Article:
Here is Ryan back in July explaining why he wanted to get rid of the Ex-Im Bank. Note that it is pure ideology:

My friend Rep. Jeb Hensarling has recently launched a great challenge against the crony capitalist economy, and in particular, against one of its manifestations, the Export-Import Bank. But the bank is just one example of how bureaucratic government is corrupting free enterprise through and through. Conservatives must stop defending this. Cronyism is the Progressives’ project for economic control. Let them defend it.

And in Waukesha, Wisconsin, because of this Ex-Im Bank kerfuffle, General Electric announced the closing of its large-engine manufacturing plant:

Blaming Congress for its failure to reauthorize the U.S. Export-Import Bank, an institution that finances sales of U.S. industrial equipment to overseas customers, General Electric Co. says it will stop manufacturing engines in Waukesha and move that work to Canada.

About 350 jobs will be lost at the Waukesha plant, where GE Power & Water, a division of Fairfield, Conn.-based GE, builds engines used in the petroleum industry.

The company says it will move the production to a new $265 million engine factory to be built in Canada during the next 20 months.

GE has said the decision will not be reconsidered.

Please re-read Mr. Ryan’s words. Try to find the “statesman,” “intellectual heft” and “political savvy” stuff the State Journal wrote about.

 


Wisconsin State Journal giddy for Paul Ryan as Speaker

paul Ryan 1Days ago we predicted the Wisconsin State Journal would print a rapturous editorial supporting Paul Ryan for Speaker of the House. Sure enough, they delivered a fawning tribute that Ryan’s own staff could’ve written. According to the State Journal, not just the Republican House but the entire country needs Paul Ryan in the Speaker’s chair.

The editorial calls him a policy wonk (Ryan’s favorite claim). They say he’s fearless, he’s a leader of substance, he’s got intellectual heft, he’s a grown-up, he’s pragmatic, he’s a statesman. Jiminy-pop, the State Journal is head over heels.

Amusingly, just before climaxing, the editorial’s author (Milfred we assume) gets so worked up that he can no longer write, edit, or use a spell checker, offering this:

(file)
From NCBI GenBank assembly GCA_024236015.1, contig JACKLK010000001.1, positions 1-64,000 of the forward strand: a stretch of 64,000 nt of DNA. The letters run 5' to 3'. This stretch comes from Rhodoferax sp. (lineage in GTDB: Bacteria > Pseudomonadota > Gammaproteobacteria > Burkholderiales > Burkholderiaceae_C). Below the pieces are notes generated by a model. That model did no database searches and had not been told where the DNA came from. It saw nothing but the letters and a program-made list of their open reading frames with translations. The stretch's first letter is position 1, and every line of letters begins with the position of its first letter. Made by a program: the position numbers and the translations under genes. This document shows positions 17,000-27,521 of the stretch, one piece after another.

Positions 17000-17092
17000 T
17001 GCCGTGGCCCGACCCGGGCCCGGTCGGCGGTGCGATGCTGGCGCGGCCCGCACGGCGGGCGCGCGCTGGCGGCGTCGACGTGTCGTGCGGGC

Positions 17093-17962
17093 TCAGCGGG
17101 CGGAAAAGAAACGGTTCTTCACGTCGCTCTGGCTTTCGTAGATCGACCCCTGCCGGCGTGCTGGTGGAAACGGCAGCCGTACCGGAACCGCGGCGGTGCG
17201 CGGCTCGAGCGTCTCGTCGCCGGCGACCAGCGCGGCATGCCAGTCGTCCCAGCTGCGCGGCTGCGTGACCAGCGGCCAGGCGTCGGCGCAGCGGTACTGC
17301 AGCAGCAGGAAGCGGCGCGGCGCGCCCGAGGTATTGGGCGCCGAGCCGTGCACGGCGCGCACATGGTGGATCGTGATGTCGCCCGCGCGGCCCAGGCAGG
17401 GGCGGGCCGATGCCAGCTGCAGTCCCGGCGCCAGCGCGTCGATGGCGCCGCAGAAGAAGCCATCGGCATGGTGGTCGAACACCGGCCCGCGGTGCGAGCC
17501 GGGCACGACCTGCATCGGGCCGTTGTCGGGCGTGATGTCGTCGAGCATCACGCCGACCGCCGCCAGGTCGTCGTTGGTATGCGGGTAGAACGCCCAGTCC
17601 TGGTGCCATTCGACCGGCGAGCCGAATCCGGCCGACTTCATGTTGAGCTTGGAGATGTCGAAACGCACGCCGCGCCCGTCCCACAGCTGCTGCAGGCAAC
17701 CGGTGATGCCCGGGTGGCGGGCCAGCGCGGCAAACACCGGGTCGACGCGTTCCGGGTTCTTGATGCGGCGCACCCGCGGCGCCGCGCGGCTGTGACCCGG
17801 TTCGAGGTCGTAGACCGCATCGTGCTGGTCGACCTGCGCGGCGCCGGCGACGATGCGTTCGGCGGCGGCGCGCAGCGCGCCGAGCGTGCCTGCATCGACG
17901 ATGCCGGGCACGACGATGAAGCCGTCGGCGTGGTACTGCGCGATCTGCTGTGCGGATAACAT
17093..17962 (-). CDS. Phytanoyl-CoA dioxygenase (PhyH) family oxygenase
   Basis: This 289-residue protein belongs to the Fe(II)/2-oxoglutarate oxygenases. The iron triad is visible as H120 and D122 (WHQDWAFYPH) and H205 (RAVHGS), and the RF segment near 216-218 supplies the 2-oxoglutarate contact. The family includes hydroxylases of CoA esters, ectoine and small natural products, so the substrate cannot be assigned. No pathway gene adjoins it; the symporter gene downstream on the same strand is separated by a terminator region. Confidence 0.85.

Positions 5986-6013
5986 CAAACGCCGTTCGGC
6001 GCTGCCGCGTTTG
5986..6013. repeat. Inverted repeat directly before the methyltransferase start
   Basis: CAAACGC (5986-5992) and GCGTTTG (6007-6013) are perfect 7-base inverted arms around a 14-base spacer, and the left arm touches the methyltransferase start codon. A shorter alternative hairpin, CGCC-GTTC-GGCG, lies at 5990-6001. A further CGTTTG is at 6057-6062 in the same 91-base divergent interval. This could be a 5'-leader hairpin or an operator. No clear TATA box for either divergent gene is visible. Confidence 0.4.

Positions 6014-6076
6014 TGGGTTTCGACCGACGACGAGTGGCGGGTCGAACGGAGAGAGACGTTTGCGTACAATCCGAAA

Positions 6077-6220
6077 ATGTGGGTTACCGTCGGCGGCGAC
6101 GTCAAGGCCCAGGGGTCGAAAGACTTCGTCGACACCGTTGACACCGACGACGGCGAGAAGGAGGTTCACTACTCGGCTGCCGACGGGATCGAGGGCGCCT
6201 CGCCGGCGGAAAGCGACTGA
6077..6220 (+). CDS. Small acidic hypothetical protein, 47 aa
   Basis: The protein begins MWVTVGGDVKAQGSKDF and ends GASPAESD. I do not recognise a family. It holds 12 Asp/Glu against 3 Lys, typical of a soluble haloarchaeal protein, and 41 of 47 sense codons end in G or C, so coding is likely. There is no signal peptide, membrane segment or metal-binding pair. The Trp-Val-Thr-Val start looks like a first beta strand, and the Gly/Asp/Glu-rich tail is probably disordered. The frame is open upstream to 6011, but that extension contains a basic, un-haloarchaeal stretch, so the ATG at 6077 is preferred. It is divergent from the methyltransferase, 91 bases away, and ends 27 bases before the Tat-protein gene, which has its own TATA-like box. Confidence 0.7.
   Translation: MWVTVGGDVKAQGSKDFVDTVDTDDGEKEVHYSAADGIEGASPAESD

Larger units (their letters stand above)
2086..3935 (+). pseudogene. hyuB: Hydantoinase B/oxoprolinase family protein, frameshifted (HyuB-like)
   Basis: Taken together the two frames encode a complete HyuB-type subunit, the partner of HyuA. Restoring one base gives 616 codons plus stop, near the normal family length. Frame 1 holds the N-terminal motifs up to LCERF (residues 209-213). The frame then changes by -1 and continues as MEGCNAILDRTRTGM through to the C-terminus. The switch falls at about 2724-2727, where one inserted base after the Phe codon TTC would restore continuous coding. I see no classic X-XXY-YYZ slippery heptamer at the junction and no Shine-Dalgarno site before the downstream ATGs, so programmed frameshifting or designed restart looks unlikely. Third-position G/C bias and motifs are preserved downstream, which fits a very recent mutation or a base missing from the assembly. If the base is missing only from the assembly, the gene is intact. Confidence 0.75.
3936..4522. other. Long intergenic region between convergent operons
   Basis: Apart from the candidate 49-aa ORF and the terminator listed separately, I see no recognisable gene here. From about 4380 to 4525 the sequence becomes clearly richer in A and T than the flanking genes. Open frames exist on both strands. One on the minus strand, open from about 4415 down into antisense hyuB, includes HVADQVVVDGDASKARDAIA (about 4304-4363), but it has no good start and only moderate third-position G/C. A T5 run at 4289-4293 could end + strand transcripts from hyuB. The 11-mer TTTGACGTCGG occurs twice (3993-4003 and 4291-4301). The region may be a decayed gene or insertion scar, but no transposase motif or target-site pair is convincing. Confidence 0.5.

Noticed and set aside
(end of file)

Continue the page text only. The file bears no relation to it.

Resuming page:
The Republicans badly need a statesmen [sic] in charge of the House with intellectual heft and political savvy.

(It’s a one sentence with both a typo and a misplaced preposition. But let’s put that aside. Shouldn’ta mentioned it. Mistakes are part of life. Later, we’ll throw in a few typos of our own, just in solidaridy, because we is all humen.)

The real problem here is the over-the-top adoration thrown at Congressman Ryan. “Intellectual heft”?  “Statesman”? We don’t see it.

The truth is there’s almost nothing — at the policy level — to distinguish Ryan from any of his Republican colleagues. He’s a reliable booster of more and more tax cuts for the rich. This is simply a Republican orthodoxy. It has shown itself again and again (see below) to work nicely for the rich and work badly for everyone else.

Currently all the GOP candidates for president want tax cuts for the rich.  The [conservative] Tax Foundation estimates a Rubio plan would cut 27.9 percent for the top 1 percent. The Jeb Bush plan would raise after-tax income of top earners by 16.4 percent.  Trump would raise income of the top 1 percent by 27 percent.

This is just standard modern Republican theology. It’s not “wonkery.” And it’s not “fearless.” Enabling a tiny minority of king-makers to buy our elections — for what seems a tiny outlay to them — is a lousy idea for America. Lousy.

Income - divergence at the top

And indeed, in a nice bit of reporting at the New York Times, we saw the headline last week

Just 158 families have
provided nearly half of the
early money for efforts to
capture the White House

(i.e., 138 families backing Republicans, 20 families backing Democrats)

***

Of course there’s more to Congressman Paul Ryan than his tax cuts for the rich.

He “doesn’t know” if humans are causing climate change , and he opposes any steps to combat it. Such fearlessness! Such intellectual heft! The State Journal has really taken the measure of the man.

His religious views on abortion are translated into votes on policy, as are his prejudices (religious or otherwise) against gays.

And as we noted earlier: